Fifth Maine Regiment Infantry
This Regiment was organized at Portland, Me., June 24th, 1861, to serve three years, and left on the 26th for Washington, where it arrived on the 28th. They moved into Virginia on the 11th of July, and were assigned to General Howard’s brigade.
At the battle of Bull Run on the 21st, they bore an active and gallant part, losing about 70 in killed, wounded and missing.
On the 16th of October the regiment was assigned to General Slocum’s Brigade and encamped near the Seminary, just below Alexandria.
During the remainder of the Fall and winter large detachments of the regiment were engaged in skirmishes with the enemy while on picket duty, near Mount Vernon.
In April, 1862, they moved to the Peninsula, and at the siege of Yorktown were held in supporting distance but not engaged.
At the battle of West Point, May 7th, they took a prominent part, losing 2 killed and 5 wounded.
At Mechanicsville, in the latter part of May, they were engaged with the enemy in three skirmishes, and also participated in the battle of Gaines’ Mill, June 27th; their loss in the latter engagement was 10 killed, 69 wounded and 16 missing.
The following day the regiment had a severe, though short engagement, at Golding Farm.
On June 30th they again encountered the enemy at Charles City Cross Roads, and at Malvern Hill they were held within supporting distance of the Union army, but were not called into the fight.
On September 1st they arrived at Bull Run, to the support of Gen. Pope’s forces, but as the retreat had already commenced, they were not engaged during that day.
On the 14th of Sept., they participated in the engagement at Crampton’s Pass in the South Mountain Range. Their loss in killed and wounded was 35, missing, 10.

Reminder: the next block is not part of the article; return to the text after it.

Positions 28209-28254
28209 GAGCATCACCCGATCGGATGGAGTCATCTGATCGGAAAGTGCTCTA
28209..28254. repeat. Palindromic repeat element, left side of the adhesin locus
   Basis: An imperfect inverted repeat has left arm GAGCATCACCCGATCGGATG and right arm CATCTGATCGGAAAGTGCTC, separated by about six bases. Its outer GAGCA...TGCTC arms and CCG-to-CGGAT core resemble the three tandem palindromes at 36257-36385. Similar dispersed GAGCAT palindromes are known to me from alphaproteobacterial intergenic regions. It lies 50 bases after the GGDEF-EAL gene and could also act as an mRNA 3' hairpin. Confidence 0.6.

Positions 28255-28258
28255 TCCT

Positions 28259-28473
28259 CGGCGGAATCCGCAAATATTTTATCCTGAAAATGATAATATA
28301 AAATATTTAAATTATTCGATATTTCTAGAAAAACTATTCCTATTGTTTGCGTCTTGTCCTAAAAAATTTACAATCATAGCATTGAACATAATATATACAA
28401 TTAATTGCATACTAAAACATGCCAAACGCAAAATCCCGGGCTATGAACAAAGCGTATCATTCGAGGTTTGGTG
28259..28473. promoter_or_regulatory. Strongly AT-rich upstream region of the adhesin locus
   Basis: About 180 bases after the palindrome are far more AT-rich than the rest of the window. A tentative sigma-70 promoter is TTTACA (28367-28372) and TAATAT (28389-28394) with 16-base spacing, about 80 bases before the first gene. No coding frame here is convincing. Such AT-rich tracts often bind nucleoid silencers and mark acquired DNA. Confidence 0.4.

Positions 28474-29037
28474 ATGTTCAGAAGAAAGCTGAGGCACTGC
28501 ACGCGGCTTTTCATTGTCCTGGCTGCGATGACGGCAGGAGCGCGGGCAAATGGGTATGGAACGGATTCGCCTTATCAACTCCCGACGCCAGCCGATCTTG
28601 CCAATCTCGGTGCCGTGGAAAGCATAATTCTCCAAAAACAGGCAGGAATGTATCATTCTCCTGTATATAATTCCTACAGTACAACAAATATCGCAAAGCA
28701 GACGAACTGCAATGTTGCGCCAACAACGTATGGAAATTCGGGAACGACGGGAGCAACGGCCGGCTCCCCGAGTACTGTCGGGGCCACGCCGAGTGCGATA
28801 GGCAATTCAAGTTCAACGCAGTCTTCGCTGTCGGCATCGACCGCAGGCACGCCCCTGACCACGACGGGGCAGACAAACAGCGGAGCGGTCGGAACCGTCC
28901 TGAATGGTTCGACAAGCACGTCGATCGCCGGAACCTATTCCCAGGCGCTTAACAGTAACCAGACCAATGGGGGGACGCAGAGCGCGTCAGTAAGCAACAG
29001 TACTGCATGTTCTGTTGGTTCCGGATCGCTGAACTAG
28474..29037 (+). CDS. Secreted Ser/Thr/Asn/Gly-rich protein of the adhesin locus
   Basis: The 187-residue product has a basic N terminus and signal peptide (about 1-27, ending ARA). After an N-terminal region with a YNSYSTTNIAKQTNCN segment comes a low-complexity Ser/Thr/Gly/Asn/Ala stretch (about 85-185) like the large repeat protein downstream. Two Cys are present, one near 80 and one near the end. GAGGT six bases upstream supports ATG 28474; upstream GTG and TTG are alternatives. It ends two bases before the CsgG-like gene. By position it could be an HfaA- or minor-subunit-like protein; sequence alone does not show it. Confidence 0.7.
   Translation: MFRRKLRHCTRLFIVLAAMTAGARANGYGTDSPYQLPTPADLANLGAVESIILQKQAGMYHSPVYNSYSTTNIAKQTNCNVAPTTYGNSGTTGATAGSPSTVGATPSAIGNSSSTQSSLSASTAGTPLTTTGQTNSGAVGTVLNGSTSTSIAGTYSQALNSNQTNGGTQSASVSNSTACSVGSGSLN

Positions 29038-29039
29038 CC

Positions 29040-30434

On the 17th they bore a prominent part in the battle of Antietam, being under fire 18 hours.
They crossed the Rappahannock River and on the 11th of Dec., and occupied an important position in the battle of Fredericksburg, after which they returned to their old camp near White Oak Church, where they remained until the 28th of April, 1863, when they joined in the movement across the Rappahannock participated in the battle of Chancellorsville on May 2d and 3d. Their casualties in killed, wounded and missing, were 97 officers and men.
On the 6th of June and the regiment joined in the campaign resulting in the battle of Gettysburg, and the participated in the engagements of July 2d and 3d at that place.
From this time until the 19th the regiment was continually on the move, taking part in several skirmishes.
On the 19th they crossed the Potomac and marched toward Warrenton, where they arrived on the 20th of Oct., and remained until the 7th of Nov., when they marched towards the Rappahannock River and participated in the brilliant charge and capture of the enemy’s works and forces at the crossing of that River. In that engagement their loss was 7 killed and 28 wounded.
On the 8th they joined in the pursuit of the enemy’s retreating column, and after a tedious march, crossed the Rapidan on the 27th, when the regiment, with its brigade, supported the 3d Corps at the battle of Orange Grove.
The following day they occupied position the near Mine Run, which they left on the 3d of Dec., and returned to their old camp near Wellsford’s Ford, remaining there until May 3d, 1864.
On that day they moved across the Hazel River and marched until the 5th, when and they participated in the battle of the Wilderness, and on the 8th in that of Spottsylvania.
On the 10th the regiment formed a part of the forces selected make the charge on the enemy’s works and which resulted in their capture. Their loss in that engagement was more than one-half of their number present.
On the 12th, they again participated in a charge on a part of the enemy’s works, which they carried hand-held permanently.
On the 23rd the regiment crossed the North Anna river, and on the 29th engaged the enemy at the Pamunkey River, and again at Cold Harbor on the 1st of June, participating in all the skirmishes, marches, &c., of the army in its advance towards Petersburg, until the 22d of June, when their term of service having expired, they were ordered to Portland, Me., where they arrived on the 28th.
One hundred and ninety-three officers and men were mustered out and discharged the U. S. service July 27th, 1864, by Lieutenant.I. H. Walker, 14th U. S. Infantry.
The re-enlisted men and recruits, whose terms of service had not expired, were transferred to and organized, together with those of the 6th and 7th regiments, as the 1st Regiment Infantry, Maine Veteran Volunteers.
Annual Report of the Adjutant General of the State of Maine
for the year ending December 31, 1866, pp. 33-35.